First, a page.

Somebody so warm cradled in your arm
Didn't you think you were worth anything...

Millions of us in love, promises made good
Your own flesh and blood
Looking for some truth, dancing with no shoes
The beat, the rhythm, the blues
The pounding of your heart's drum together with another one
Didn't you think anyone loved you...

Saturday, November 25, 2017


There are definitely some bad things in this Godforsaken world, but there are some good things too.

On one hand, Donald Trump (probably inspired by Australia) is fucking over refugees, seeking to abolish Internet freedom and escalating actions causing runaway climate change. On the other, there is a reasonable chance his administration could provoke a nuclear war with North Korea and thus end our suffering.

On one hand, the Western Sydney Wanderers have scored in every single first half of their games this A-League season. On the other, they have conceded in every single second half, condemning us a seemingly endless stream of infuriating draws.

On one hand, Tom Waits has not released a new album since 2011, on the other his brilliantly remastered version of 2004's Real Gone has just been made public!

This is very exciting news from the greatest living songwriter and innovative performer. I have a soft spot for Real Gone. Coming out a year or two after I fell in love with Waits' music, it was his first album I bought when it actually came out. Original and innovative (his only album without piano and featuring beatboxing at points) it remains one of his more underrated offerings.

It is also his most political -- and sadly the brilliant anti-war tracks "The Day After Tomorrow" and the the savage "Hoist That Rag" have not got less relevant. In fact, with a landscape of permanent war  (and with the US occupation of Afghanistan now its longest overseas military conflict ever), the sheer timelessness of "The Day After Tomorrow" (written so it could be about any war in history) feels even more poignant.

And let's not even get started on the 10 minute epic of "Sins of the Father", in part a take down of the corruption, venality and incompetence of the then-Bush administration. That is a situation that has only, somehow, degenerated even further.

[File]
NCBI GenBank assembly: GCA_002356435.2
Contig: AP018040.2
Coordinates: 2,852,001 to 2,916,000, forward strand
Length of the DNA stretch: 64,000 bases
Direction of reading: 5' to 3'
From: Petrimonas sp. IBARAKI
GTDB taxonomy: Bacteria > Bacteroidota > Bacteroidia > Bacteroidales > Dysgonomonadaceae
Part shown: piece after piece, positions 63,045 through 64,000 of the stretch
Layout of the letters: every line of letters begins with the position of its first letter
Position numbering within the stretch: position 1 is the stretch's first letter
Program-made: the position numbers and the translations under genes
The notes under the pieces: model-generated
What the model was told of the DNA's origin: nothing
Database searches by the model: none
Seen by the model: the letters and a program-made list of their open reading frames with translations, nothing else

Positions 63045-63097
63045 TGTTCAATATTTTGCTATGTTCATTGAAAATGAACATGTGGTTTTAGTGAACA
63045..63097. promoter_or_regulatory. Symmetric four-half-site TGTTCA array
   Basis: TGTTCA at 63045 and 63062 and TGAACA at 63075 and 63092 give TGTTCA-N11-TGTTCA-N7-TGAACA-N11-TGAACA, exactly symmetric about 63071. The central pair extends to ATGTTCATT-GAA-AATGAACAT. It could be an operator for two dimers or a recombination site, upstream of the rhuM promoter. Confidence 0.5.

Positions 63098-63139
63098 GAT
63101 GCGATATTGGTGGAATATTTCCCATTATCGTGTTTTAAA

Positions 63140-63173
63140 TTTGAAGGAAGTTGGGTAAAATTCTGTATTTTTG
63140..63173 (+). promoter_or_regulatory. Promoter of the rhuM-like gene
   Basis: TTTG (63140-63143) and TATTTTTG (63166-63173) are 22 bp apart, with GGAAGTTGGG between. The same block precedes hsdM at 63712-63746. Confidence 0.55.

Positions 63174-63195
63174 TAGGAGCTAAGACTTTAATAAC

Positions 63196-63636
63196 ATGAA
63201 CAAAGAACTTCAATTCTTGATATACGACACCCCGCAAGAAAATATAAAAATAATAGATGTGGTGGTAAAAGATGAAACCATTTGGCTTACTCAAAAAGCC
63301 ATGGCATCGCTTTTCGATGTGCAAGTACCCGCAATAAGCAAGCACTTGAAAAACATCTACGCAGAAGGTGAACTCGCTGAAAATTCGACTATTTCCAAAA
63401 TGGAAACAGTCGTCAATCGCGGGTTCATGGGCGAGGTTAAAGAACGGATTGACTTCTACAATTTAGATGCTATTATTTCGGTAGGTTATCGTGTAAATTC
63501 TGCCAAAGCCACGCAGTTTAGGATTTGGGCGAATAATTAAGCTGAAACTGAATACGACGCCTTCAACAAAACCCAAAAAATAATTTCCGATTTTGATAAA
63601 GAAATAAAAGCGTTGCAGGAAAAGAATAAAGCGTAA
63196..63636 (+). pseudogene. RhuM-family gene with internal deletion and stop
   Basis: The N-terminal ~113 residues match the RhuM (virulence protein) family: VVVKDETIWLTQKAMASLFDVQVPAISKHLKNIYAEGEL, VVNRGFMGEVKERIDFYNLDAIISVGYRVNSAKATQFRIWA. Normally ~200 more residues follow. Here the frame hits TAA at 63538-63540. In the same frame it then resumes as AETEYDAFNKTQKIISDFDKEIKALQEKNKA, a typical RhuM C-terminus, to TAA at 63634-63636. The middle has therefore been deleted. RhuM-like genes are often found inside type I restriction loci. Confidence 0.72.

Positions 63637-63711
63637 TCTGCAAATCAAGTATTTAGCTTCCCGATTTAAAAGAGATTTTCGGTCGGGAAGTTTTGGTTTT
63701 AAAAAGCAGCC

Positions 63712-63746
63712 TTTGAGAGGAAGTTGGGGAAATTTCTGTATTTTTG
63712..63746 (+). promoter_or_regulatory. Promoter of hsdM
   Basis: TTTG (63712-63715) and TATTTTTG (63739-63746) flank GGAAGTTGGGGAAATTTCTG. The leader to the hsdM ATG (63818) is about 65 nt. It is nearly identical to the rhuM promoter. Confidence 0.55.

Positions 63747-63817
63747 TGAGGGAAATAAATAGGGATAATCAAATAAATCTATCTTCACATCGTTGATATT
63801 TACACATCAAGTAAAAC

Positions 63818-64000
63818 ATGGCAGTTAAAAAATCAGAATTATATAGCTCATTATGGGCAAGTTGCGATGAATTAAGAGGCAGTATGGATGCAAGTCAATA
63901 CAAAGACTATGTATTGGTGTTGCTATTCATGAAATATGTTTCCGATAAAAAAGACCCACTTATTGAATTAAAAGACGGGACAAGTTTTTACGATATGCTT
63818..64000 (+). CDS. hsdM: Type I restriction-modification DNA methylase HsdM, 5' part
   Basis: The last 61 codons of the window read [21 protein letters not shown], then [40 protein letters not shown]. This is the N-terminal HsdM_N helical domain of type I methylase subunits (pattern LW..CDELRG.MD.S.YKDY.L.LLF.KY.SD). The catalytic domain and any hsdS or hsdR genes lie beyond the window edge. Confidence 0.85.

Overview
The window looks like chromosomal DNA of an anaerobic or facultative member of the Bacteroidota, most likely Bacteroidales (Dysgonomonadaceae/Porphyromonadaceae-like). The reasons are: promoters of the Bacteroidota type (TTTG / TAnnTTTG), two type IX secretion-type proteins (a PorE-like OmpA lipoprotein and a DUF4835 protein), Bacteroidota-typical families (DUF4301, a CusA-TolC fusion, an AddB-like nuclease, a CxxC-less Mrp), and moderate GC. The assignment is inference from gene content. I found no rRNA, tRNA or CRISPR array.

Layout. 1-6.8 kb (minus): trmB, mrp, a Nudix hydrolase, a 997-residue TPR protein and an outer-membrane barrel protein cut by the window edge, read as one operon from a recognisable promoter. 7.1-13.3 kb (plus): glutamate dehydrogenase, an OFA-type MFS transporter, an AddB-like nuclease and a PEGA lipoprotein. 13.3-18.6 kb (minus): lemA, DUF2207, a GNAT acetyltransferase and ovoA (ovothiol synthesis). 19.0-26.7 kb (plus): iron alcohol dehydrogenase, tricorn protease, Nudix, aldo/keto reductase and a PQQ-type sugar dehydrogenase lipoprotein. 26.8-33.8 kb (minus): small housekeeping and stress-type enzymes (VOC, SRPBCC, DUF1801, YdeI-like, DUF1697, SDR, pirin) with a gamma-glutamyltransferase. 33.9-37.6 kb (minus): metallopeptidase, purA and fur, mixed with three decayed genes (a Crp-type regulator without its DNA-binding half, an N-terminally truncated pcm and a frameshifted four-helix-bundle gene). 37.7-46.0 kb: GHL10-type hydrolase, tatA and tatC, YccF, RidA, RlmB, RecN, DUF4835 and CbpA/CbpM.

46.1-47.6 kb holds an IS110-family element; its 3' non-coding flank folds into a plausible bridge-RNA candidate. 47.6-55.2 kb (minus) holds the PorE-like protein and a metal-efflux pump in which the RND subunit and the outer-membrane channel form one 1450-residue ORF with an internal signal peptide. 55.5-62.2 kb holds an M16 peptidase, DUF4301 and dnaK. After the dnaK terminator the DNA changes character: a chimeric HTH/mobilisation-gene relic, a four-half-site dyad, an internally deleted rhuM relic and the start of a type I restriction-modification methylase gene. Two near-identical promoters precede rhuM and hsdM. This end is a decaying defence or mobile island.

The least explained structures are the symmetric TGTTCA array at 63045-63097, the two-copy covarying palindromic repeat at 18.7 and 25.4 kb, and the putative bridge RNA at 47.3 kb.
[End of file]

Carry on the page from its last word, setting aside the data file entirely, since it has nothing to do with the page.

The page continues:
Announcing the release, Waits' website says of the remastered product: "Some of the new mixes are radical transformations from the original versions and the whole album crackles and steams with fuller intensity and more vivid intimacy."

JamBase says:
Utilizing the original master tapes, Waits and his longtime collaborator and wife Kathleen Brennan prepared the updated version of Real Gone. The new edition is said to be, “a rare look into the creative process of the influential artist taking an opportunity to re-investigate a pivotal work …"

You can hear it at Spotify or stream or buy it here.

And ... well... it sounds fucking amazing. The sound is universally richer, often it feels like more space s have been created the mix or in some places a bit of a jazz vibe created. Other times, entire different sections are either brought out in the mix or seemingly added in. 

The remixing varies in its impact from turning "Shake It" into significantly different (and improved) track, to adding whole new elements at crucial points to expand the sound of already strong tracks (like "Hoist That Rag", the album's stand-out song that now features a horn section that creates a great interplay with Marc Ribot's awesome guitar playing, or "The Day After Tomorrow"), through to songs that sound only lightly touched, like "How's It Gonna End" or "Dead and Lovely".